23/12/2014 - 13:49

NFPs fail on staff development

23/12/2014 - 13:49

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Not-for-profit organisations are at risk of failure as they struggle to upskill staff, according to research from the University of Western Australia.

NFPs fail on staff development

Not-for-profit organisations are at risk of failure as they struggle to upskill staff, according to research from the University of Western Australia.

The UWA Business School’s Centre for Social Impact has investigated the level to which NFPs are investing in their employee development.

The results suggest that less than 60 per cent of NFP sector employees undertook professional development in 2014.

Research Assistant Professor Ramon Wenzel said the investigation also revealed 33 per cent of senior NFP executives had no designated budget for their own professional development, while those in small NFP organisations often funded professional development out of their own pocket.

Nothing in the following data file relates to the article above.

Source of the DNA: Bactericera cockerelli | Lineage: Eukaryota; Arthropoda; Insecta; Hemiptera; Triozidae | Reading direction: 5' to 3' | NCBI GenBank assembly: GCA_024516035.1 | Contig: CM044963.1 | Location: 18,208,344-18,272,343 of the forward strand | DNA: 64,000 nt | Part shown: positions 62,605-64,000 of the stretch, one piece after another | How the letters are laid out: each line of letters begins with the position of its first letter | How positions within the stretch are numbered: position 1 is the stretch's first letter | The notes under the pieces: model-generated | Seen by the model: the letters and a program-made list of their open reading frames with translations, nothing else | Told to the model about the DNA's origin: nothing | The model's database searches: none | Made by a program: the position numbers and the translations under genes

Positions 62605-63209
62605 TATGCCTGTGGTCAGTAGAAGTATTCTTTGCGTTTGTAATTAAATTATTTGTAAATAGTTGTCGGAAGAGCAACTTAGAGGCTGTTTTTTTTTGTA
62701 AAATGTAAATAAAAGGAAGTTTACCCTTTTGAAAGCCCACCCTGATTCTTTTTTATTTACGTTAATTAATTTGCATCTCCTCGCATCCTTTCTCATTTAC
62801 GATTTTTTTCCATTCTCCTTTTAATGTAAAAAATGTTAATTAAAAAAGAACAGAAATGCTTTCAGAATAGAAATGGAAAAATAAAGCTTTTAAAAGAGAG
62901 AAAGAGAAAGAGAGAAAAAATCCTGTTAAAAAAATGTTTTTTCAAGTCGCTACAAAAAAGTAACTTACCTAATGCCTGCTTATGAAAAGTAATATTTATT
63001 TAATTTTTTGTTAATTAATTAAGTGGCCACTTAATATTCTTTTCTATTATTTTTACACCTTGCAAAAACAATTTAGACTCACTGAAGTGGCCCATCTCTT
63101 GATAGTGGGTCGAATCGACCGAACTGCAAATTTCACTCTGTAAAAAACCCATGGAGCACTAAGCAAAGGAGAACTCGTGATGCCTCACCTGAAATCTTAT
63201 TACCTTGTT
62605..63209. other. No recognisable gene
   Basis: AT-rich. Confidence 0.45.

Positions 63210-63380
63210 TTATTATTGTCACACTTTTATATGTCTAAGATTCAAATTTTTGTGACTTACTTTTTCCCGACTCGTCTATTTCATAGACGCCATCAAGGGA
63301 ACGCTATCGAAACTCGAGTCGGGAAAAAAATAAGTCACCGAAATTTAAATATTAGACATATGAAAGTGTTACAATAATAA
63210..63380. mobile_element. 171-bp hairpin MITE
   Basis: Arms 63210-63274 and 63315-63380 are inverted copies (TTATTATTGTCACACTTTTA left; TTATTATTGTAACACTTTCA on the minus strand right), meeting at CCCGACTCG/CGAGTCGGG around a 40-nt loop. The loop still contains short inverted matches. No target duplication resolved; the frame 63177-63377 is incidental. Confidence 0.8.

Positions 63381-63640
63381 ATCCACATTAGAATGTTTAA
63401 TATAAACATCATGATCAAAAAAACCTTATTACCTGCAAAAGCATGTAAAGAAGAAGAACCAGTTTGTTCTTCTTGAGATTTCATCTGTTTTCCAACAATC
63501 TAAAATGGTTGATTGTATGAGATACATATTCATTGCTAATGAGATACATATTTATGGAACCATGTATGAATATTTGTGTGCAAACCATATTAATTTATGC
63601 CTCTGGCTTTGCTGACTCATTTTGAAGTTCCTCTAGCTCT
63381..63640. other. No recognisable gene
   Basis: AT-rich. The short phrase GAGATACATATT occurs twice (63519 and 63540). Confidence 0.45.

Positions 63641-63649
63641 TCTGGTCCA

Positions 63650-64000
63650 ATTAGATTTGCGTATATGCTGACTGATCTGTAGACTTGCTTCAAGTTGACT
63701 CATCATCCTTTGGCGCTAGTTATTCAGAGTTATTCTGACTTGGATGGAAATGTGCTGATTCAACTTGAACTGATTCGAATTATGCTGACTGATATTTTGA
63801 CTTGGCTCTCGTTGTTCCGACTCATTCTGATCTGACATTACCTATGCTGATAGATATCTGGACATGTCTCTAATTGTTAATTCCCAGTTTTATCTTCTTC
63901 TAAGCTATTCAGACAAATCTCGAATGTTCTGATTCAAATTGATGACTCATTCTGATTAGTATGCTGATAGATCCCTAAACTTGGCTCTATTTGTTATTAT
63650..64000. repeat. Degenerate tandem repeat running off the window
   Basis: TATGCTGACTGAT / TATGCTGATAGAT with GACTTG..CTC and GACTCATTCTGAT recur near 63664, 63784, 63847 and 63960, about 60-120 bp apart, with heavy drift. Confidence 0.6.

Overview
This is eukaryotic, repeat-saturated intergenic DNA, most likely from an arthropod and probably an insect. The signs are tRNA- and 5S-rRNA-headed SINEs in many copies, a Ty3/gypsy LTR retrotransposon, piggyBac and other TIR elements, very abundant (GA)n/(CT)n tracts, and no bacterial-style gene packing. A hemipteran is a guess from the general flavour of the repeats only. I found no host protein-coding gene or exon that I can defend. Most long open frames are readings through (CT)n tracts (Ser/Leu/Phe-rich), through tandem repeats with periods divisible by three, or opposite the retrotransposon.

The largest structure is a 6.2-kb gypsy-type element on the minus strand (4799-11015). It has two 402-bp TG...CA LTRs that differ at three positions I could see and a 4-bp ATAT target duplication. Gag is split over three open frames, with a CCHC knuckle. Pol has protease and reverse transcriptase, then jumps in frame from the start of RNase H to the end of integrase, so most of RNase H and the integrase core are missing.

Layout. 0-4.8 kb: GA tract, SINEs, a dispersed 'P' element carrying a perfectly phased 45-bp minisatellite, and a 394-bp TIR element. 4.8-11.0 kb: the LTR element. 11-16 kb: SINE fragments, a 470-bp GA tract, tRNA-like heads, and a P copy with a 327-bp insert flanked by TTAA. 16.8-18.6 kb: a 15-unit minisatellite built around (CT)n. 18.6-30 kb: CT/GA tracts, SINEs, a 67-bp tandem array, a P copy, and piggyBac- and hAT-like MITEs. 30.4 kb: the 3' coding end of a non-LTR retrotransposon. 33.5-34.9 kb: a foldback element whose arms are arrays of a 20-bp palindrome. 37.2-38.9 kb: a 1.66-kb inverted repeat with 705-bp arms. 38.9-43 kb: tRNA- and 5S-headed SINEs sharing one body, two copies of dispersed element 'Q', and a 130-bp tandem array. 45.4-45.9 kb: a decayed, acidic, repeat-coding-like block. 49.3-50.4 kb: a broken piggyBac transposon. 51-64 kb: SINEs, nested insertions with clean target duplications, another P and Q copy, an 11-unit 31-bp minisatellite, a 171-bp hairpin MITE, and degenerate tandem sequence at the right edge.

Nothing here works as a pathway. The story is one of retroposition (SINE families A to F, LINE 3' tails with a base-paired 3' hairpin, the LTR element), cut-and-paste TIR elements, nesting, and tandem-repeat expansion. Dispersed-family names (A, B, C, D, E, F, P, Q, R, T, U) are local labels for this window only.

“We found that organisations that prioritise employee development perform better overall, and in turn this contributes to the creation of social change,” Dr Wenzel said.

“However … many staff and volunteers working in the NFP sector simply can’t afford training, or need support which they can’t often access.

“Remarkably little attention has been given to issues professional and continuous development … considering the significance of formal and informal learning for individual and organisational performance, it is also surprising that very little attention has been given to their useful integration.”

“This supports a recent Productivity Commission report on the Australian NFP sector, which identified a lack of key competencies as a major limitation for the long-term viability of the Australian NFP sector.”

He said the sector’s ability to respond to changes such as the introduction of the National Insurance Disability Scheme and increasing competition rested on its ability to build its own capacity.

“In other words, the NFP sector has to engage its people in learning for, at, and from their work,” Dr Wenzel wrote in a paper presented to the Australia and New Zealand Academy of Management held earlier this month.

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